Our analysis shows that just 13,000 of the 200,000 corporate entities have made the required disclosure.
It is designed to lift the veil of secrecy on corporate ownership by forcing companies to reveal their beneficial owners. However, with the deadline for registration just weeks away, new analysis shows that just 5 per cent of Irish companies have made a declaration to the Central Register of Beneficial Ownership.
The launch of the register’s online portal was delayed from June 22 this year and only went live on July 29, the height of the holiday season. Declarations are due to be completed by November 22.
That delay and the possibility that there are a significant number of foreign beneficial owners who do not have a Personal Public Service numbers (PPSNs), a key requirement of the online filing, are all contributing factors to the low compliance rates.
Companies may not be able to fully comply, particularly if the beneficial owner is an individual with no PPSN and will therefore be committing a criminal offence,” according to Salvador Nash, head of company secretarial services.
The register is being implemented under EU anti-money laundering legislation, and is designed to increase transparency around the ownership structures of corporate entities.
The requirement affects virtually all Irish companies, including companies limited by guarantee and other bodies corporate, such as ICAVs and industrial and provident societies, according to Nash.
“With less than two months to go to comply, approximately 13,000 companies, out of a population of circa 200,000, have declared beneficial ownership with the register,” Nash said.
“All registrations must be done online, but as we speak now you can’t upload forms to the portal, it’s not a technical problem, the website appears capable of doing what you ask it to do, the problem appears to be an administrative one.”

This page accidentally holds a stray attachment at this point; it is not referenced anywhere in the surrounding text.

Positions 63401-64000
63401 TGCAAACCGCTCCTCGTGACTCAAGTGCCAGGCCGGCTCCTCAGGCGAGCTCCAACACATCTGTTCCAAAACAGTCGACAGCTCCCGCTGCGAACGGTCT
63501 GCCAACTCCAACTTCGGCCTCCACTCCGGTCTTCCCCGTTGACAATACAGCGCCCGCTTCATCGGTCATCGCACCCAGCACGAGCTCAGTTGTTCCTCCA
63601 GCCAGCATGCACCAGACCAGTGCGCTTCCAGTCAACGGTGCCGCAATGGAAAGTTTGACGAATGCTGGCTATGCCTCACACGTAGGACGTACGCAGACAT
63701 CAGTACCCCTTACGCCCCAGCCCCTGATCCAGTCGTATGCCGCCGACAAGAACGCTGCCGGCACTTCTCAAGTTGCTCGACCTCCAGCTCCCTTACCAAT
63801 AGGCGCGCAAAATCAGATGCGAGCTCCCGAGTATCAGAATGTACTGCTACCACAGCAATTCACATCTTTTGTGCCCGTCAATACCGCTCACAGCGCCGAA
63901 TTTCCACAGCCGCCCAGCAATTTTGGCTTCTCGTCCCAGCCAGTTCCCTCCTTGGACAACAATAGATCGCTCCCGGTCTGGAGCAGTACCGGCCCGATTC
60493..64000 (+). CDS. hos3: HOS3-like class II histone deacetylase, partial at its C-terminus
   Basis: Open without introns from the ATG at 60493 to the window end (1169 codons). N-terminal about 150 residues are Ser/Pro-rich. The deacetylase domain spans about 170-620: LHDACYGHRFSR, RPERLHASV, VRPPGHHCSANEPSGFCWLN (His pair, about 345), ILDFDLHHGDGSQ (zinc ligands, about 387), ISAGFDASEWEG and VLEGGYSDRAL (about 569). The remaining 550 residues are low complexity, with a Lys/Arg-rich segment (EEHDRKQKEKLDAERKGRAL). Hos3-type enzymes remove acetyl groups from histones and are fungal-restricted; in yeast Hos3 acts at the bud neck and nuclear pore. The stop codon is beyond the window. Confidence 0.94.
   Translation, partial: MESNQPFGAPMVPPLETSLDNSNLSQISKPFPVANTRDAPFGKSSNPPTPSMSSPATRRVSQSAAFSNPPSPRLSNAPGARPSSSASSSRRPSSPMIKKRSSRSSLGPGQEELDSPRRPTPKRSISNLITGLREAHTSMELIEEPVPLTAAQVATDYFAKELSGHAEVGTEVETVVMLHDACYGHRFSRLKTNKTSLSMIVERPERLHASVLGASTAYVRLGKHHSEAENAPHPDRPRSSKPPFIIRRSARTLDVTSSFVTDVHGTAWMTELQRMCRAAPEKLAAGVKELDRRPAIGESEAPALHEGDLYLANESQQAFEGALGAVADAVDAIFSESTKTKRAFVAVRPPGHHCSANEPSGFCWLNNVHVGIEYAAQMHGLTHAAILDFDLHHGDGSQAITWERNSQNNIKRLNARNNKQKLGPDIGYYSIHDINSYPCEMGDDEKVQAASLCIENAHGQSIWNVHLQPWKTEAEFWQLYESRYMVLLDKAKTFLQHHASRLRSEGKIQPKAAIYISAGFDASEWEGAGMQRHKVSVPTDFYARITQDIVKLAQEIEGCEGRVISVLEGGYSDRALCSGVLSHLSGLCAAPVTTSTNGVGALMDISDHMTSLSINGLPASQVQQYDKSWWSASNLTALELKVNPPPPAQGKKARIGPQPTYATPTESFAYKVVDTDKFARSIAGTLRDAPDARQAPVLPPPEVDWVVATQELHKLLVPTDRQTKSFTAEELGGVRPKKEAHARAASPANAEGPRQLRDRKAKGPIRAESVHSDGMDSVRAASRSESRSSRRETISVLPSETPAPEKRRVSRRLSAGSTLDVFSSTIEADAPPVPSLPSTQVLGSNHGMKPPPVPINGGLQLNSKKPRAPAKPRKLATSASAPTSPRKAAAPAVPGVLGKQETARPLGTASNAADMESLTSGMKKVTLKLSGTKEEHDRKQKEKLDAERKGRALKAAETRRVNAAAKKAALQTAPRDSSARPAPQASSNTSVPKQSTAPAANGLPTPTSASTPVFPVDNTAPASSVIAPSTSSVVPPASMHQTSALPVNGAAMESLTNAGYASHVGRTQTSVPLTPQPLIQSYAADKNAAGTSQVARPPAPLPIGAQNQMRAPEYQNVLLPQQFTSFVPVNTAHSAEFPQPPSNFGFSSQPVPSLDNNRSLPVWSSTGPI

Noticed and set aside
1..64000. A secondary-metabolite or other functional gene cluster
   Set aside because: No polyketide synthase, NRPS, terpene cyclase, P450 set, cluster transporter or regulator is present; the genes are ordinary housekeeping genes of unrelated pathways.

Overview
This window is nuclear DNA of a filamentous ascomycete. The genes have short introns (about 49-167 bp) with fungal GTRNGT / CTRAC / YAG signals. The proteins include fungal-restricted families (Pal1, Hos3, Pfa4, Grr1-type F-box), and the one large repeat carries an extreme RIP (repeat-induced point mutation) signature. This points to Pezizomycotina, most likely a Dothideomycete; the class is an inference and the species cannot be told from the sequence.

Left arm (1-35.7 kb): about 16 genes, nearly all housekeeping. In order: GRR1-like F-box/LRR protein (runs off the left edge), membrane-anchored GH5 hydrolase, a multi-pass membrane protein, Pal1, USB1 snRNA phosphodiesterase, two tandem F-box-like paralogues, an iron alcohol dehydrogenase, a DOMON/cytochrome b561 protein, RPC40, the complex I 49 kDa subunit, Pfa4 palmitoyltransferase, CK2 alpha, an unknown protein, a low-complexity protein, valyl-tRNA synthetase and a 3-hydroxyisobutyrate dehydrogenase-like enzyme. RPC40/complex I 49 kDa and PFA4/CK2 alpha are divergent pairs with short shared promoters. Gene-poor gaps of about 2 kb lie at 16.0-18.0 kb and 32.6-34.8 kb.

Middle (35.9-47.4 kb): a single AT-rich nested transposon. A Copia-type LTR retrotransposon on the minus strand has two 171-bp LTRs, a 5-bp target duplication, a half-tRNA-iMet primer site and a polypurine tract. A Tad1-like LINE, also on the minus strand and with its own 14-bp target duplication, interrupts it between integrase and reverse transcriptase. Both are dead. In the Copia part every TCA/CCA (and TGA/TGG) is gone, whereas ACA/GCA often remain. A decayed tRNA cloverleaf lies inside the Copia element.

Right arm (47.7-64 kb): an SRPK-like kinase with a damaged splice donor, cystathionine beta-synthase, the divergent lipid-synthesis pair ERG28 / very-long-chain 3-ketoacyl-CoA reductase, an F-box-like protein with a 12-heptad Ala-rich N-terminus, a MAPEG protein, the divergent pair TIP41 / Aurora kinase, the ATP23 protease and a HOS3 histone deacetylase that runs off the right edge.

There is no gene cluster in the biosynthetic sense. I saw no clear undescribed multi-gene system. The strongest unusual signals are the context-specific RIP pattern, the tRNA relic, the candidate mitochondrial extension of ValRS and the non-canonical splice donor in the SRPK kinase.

In practice when, say a bank, is carrying out customer due diligence and the beneficial ownership information provided to them does not correspond with the public filing, that bank will have to report the discrepancy to the register.
It may also delay the opening of a bank account or the provision of a loan facility.
“Although Ireland signed up to and transposed the European Directives dealing with anti-money laundering and disclosure of beneficial ownership, a low compliance rate with what is a relatively straightforward obligation, will not reflect well internationally,” Nash said.
A spokeswoman for the Department of Business, Enterprise and Innovation said filing with the register is free and is a fully electronic process.
“Only in a small number of cases (where the beneficial owner does not have a PPSN) will there be a requirement to upload documents,” she said.
“The development of the upload facility is at an advanced stage and it is expected that the facility will be available shortly.”
This article first appeared in the Sunday Business Post and has been reproduced here with their kind permission.
KPMG's multi-disciplinary professionals are fully embedded in KPMG's tax and advisory teams ensuring that we have a deep understanding of clients' issues and business and market trends.
Our Legal Services team can assist you with ensuring compliance with all aspects of the new regulations.
If you have any questions in relation to these measures, please feel free to contact your KPMG team or a member of the KPMG Legal Services team.